S (VT) v Health Service Executive

CONSTITUTION ART 40.4.2

HEALTH ACT 1947 S38

HEALTH ACT 1953 S35

HEALTH ACT 2004 SCHED 5

HEALTH ACT 1947 S29

HEALTH ACT 1947 S2

HEALTH ACT 1947 S29(1)

INFECTIOUS DISEASES (AMDT) (NO 3) REGS 2003 SI 707/2003 REG 4(4)

CHILD CARE ACT 1991 S3(3)

EUROPEAN CONVENTION ON HUMAN RIGHTS & FUNDAMENTAL FREEDOMS ART 5

EUROPEAN CONVENTION ON HUMAN RIGHTS & FUNDAMENTAL FREEDOMS ART 8

HEALTH ACT 1947 S38(2)(B)

CONSTITUTION ART 40.4

CONSTITUTION ART 40.4.3

HEALTH ACT 2004 SCHED 5 PARA 4(2)

HEALTH ACT 1947 S38(1)

HEALTH ACT 1947 S38(2)(C)(i)

HEALTH ACT 1947 S38(3)

HEALTH ACT 1947 S38(2)(C)(ii)

HEALTH ACT 1947 S38(2)(H)

HEALTH ACT 1947 S38(3)(C)

GALLAGHER v DIRECTOR OF CENTRAL MENTAL HOSPITAL (NO 2) 1996 3 IR 10 1996/11/3393

TRIAL OF LUNATICS ACT 1883 S2 (UK)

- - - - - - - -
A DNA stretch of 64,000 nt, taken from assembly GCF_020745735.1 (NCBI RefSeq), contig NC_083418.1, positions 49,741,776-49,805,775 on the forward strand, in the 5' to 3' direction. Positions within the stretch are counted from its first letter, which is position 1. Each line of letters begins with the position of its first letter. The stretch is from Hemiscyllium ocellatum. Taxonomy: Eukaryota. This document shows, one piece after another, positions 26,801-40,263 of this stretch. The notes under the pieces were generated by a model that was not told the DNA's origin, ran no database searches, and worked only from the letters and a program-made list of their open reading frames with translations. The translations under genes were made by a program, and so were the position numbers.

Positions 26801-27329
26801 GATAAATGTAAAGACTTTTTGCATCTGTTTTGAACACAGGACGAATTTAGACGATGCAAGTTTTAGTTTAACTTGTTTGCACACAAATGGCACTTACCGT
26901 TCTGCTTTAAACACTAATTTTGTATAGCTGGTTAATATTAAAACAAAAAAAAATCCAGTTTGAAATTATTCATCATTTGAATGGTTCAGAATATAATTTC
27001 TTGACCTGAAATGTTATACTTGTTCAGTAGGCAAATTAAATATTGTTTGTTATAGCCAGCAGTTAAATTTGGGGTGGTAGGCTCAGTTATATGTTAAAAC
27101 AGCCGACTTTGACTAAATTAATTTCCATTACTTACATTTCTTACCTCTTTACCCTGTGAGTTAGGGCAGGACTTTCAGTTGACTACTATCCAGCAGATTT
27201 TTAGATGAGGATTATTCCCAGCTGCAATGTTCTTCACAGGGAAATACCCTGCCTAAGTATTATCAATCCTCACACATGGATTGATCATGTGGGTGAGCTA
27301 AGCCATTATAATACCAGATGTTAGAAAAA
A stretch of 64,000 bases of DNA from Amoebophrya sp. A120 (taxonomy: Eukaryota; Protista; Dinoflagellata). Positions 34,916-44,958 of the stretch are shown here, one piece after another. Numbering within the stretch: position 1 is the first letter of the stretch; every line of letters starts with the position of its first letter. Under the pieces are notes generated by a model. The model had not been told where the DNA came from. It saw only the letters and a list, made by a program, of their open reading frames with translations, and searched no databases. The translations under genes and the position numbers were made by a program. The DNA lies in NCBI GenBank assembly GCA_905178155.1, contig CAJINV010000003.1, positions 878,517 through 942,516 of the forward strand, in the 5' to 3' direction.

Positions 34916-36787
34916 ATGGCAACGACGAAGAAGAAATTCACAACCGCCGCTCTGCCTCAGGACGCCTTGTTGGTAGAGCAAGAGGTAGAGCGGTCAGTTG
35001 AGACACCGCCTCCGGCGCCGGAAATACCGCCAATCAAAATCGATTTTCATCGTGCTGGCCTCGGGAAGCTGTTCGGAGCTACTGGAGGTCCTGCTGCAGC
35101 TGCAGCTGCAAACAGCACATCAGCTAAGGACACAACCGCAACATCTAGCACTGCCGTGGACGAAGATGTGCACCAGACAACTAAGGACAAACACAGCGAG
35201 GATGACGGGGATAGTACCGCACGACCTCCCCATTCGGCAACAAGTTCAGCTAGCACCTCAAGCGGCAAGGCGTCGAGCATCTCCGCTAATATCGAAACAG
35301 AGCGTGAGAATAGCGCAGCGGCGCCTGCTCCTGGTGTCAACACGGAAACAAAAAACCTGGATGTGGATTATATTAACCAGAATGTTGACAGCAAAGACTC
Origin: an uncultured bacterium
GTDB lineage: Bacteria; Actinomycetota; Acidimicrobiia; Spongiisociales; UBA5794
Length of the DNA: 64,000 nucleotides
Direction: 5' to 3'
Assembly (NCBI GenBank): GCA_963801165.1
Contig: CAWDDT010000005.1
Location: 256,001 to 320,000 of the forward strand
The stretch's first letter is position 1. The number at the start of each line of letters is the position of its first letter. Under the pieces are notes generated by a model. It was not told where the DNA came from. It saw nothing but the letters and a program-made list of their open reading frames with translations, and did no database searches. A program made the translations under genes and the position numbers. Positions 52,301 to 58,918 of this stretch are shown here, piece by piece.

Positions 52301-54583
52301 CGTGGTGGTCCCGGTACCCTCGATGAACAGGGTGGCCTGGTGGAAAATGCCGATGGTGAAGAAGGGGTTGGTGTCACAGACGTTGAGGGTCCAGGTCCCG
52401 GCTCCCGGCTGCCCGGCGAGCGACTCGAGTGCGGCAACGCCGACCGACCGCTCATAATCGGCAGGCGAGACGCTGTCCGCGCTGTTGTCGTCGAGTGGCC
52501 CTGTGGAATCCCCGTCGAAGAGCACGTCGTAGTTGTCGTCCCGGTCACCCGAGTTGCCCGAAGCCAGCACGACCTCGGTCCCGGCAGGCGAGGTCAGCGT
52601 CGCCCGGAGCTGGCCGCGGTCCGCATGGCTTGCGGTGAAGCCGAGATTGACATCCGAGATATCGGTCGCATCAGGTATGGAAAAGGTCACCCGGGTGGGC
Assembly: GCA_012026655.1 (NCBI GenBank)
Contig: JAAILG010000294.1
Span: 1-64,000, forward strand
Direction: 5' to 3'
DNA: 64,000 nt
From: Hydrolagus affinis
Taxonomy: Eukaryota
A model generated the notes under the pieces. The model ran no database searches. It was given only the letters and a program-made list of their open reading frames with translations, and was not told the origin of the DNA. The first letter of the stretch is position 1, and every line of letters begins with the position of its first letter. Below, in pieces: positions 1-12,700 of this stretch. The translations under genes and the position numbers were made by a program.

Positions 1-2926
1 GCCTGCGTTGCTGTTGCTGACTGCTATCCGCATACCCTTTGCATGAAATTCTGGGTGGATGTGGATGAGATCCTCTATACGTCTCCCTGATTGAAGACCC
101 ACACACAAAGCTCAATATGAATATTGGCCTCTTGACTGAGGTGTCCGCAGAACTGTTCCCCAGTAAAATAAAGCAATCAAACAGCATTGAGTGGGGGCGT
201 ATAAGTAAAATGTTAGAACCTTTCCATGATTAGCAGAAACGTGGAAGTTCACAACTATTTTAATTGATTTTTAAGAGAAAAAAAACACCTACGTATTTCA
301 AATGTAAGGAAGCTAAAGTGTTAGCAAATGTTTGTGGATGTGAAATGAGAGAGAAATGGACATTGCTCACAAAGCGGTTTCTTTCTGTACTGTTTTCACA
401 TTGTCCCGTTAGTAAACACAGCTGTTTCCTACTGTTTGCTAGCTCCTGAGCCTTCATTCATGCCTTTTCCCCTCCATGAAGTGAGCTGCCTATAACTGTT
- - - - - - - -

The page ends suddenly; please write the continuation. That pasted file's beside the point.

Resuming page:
CONSTITUTION ART 40.3.1

CONSTITUTION ART 40.3.2

CONSTITUTION ART 40.3

NICOLAOU, STATE v BORD UCHTALA 1966 IR 567

MCFADDEN, STATE v GOV OF MOUNTJOY PRISON (NO 1) 1981 ILRM 113 1980/16/2741

ART 26 OF THE CONSTITUTION & S5 & S10 OF ILLEGAL IMMIGRANTS (TRAFFICKING) BILL 1999, IN RE 2000 2 IR 360 2000/11/4122

DPP v SHAW 1982 IR 1

CONSTITUTION ART 40.1

INFECTIOUS DISEASES REGS 1981 SI 390/1981 REG 8

HEALTH ACT 1947 S38(2)(O)

HEALTH ACT 1947 S38(4)

EAST DONEGAL CO-OPERATIVE LIVESTOCK MART LTD v AG 1970 IR 317

T (R) v DIRECTOR OF THE CENTRAL MENTAL HOSPITAL 1995 2 IR 65 1995 2 ILRM 354 1995/5/1664

MENTAL TREATMENT ACT 1945 S207

H (J) v RUSSELL (CLINICAL DIRECTOR OF CAVAN GENERAL HOSPITAL) 2007 4 IR 242 2007/27/5562 2007 IEHC 7

O'D (T) v KENNEDY & ORS 2007 3 IR 689 2007/48/10228 2007 IEHC 129

MENTAL HEALTH ACT 2001 S4

MENTAL HEALTH ACT 2001 S18(1)